Born: April 10, 1901
Died: April 4, 1965
Town: Asbury Park
Michael Ballerino was born April 10, 1901 in Asbury Park. He enlisted in the Army as a teenager near the end of World War I and was sent to the Philippines. There Mike began competing in boxing matches. At 5’4” and just over 100 pounds, he lacked power and didn’t employ much in the way of strategy or technique. Instead, he was a relentless puncher—which made him a favorite with military audiences. He fought as a bantamweight and, during his time in the Philippines, faced future world flyweight champion Pancho Villa nine time, going 3–6.
After Mike enlistment concluded in 1921, he returned to the US and continued fighting professionally. He made a name for himself in and around Tacoma before moving back to New Jersey and settling in Bayonne. He immediately got fights in major venues, including the Polo Grounds and Madison Square Garden. Mike set his sights on the Junior Lightweight title. The division was relatively new and there were several talented boxers vying for supremacy.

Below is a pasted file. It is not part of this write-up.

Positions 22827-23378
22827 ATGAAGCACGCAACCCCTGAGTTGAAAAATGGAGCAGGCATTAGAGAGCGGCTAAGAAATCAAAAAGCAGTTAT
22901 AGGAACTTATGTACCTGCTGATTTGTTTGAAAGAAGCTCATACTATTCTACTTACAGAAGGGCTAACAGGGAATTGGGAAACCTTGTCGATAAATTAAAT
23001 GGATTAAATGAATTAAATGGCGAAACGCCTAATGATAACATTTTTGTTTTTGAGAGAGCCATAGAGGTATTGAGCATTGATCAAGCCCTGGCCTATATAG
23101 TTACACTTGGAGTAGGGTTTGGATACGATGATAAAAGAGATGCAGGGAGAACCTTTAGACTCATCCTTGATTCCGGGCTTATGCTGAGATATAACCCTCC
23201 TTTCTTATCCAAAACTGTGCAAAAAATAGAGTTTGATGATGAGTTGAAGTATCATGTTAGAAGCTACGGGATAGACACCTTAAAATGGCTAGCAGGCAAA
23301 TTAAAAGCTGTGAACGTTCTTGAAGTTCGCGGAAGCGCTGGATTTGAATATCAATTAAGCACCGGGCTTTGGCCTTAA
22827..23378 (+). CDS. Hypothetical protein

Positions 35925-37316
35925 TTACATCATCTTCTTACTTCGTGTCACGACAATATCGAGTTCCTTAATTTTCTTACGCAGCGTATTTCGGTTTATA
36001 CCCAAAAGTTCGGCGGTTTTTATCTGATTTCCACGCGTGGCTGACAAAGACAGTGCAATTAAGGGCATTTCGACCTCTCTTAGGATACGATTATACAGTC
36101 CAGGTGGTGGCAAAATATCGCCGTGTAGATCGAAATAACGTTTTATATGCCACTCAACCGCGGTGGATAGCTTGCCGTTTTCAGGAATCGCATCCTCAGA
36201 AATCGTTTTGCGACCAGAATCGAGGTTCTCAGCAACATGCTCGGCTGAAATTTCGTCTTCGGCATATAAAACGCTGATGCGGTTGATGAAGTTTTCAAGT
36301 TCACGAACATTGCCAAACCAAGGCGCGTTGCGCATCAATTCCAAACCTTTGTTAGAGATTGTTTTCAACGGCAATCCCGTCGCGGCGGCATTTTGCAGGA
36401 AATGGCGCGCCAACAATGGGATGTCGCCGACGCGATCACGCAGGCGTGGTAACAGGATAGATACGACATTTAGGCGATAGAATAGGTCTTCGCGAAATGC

In December 1924, Mike defeated reigning champion Kid Sullivan in a 10-round decision. He dominated Sullivan in a 1925 rematch in Philadelphia. Mike eagerly defended his title against several top contenders and his fights drew huge crowds, often 10,000 or more. Nearly a year after earning the Junior Lightweight crown, Mike lost a lopsided match to Tod Morgan in Los Angeles.
Mike tried to work his way back into title contention and fought Benny Bass for the Featherweight title in 1927. But he won just once over a two-year period and retired from boxing at the age of 26. He was 39–36–18. Mike worked odd jobs after he’d spent his boxing winnings, including traveling with carnivals as a roustabout or “canvas man.” He passed away in Tampa at the age of 64 and was posthumously inducted into the New Jersey Boxing Hall of Fame in 1971.